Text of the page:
New guidelines that classified more children as having elevated blood pressure are better at predicting which kids are likely to develop heart disease when they reach adulthood, according to new research in the American Heart Association’s journal Hypertension.
The guidelines were issued by the American Academy of Pediatrics (AAP) in 2017 and endorsed by the American Heart Association.
Compared with the 2004 guidelines from the AAP, the 2017 guidelines increased the number of children classified as being in higher blood pressure categories, but it was not clear if the new criteria effectively identified children who were at higher risk of premature heart disease.
“After reviewing years of information from the Bogalusa Heart Study, we concluded that compared with children with normal blood pressure, those reclassified as having elevated or high blood pressure were more likely to develop adult high blood pressure, thickening of the heart muscle wall and the metabolic syndrome -- all risk factors for heart disease,” said Dr. Lydia A. Bazzano, senior author of the study and associate professor of epidemiology at the Tulane School of Public Health and Tropical Medicine in New Orleans.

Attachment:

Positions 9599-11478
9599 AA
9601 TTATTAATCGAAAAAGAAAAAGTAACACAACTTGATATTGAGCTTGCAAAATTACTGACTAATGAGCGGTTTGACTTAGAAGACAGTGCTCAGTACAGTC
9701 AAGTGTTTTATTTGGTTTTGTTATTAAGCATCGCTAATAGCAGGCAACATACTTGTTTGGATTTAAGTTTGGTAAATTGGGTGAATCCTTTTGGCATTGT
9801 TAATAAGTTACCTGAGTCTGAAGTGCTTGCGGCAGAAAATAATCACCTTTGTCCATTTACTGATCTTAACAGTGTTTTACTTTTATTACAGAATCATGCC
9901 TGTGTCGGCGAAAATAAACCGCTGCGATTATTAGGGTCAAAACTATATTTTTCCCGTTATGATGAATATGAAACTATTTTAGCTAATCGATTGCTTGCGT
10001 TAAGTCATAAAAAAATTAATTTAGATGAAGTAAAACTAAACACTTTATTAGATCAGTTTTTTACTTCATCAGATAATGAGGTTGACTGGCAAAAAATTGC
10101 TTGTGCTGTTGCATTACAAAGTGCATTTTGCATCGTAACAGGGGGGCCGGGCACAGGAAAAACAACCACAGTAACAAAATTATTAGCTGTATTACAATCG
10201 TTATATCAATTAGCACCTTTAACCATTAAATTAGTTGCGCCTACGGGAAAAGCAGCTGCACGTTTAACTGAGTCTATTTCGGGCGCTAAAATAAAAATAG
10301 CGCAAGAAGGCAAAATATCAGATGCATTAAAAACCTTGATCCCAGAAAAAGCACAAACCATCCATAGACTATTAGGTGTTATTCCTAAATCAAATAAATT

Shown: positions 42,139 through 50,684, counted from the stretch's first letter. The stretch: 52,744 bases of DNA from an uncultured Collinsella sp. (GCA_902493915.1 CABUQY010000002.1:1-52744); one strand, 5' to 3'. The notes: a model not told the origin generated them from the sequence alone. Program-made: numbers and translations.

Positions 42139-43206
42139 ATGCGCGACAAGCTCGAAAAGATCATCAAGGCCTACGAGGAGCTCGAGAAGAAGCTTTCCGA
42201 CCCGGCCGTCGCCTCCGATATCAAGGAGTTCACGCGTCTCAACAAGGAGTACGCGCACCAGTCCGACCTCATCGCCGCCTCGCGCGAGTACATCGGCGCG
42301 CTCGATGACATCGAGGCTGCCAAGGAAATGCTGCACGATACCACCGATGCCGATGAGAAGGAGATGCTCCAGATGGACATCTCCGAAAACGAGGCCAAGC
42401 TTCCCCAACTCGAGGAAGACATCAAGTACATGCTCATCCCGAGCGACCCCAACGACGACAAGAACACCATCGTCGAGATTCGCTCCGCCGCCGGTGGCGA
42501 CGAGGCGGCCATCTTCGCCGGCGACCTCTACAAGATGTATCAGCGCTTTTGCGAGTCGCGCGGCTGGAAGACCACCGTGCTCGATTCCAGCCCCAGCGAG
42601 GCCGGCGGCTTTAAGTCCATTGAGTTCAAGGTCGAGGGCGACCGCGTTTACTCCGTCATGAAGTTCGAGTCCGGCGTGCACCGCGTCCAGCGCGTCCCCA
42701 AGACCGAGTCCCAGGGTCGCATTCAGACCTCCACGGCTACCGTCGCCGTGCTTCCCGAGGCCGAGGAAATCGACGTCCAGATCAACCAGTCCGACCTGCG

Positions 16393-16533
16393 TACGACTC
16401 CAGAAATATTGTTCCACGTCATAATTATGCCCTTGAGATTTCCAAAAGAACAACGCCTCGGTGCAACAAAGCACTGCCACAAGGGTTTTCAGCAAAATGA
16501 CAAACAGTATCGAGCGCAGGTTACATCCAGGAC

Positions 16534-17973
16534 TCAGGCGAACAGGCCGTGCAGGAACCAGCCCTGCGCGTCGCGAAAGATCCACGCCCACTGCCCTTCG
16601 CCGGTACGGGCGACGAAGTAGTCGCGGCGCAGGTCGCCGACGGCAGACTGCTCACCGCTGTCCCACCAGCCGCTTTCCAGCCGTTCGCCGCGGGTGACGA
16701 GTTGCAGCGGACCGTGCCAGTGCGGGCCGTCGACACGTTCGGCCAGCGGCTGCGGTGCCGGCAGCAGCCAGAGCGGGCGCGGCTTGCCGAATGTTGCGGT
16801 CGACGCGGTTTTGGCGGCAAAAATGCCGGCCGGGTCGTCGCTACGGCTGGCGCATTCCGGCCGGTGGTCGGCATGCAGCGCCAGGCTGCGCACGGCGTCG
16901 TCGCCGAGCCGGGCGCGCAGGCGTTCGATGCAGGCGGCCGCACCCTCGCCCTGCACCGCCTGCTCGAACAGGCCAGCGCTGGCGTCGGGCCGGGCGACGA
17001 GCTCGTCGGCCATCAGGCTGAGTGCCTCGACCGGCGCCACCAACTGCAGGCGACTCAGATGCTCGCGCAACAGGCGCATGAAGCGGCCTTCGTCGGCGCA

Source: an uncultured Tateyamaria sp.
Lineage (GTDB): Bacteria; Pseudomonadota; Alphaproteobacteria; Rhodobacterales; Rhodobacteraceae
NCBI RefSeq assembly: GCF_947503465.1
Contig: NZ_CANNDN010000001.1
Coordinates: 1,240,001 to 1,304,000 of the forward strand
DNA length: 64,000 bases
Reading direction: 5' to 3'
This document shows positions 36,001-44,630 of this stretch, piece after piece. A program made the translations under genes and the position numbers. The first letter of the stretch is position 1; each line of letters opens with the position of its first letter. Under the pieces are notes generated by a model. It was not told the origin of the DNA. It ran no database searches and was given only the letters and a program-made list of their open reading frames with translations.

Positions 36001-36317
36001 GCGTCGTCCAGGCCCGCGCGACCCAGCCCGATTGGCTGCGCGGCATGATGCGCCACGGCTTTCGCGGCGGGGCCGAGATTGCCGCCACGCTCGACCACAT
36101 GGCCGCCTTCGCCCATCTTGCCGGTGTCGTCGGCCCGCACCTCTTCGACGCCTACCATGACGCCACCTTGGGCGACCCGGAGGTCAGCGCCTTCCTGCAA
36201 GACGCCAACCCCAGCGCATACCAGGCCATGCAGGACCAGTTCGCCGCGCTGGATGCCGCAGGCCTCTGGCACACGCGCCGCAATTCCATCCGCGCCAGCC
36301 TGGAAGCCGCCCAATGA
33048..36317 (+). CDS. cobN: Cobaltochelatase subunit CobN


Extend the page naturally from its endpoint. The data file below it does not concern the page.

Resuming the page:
The Bogalusa Heart Study enrolled participants in childhood and has followed them for 36 years. Childhood test results on 3,940 children (47% male, ages 3-18 years and 35% African-American) and adult follow-up revealed that:
- 11% of the participants would be identified as having high blood pressure using 2017 guidelines, compared with 7 percent using 2004 guidelines; and
- 19% of those with high blood pressure under 2017 guidelines developed thickening of the heart muscle during the follow-up period, compared with 12% of those considered to have high blood pressure under 2004 guidelines.
Not all children identified with high blood pressure under the new guidelines will require medication for the condition.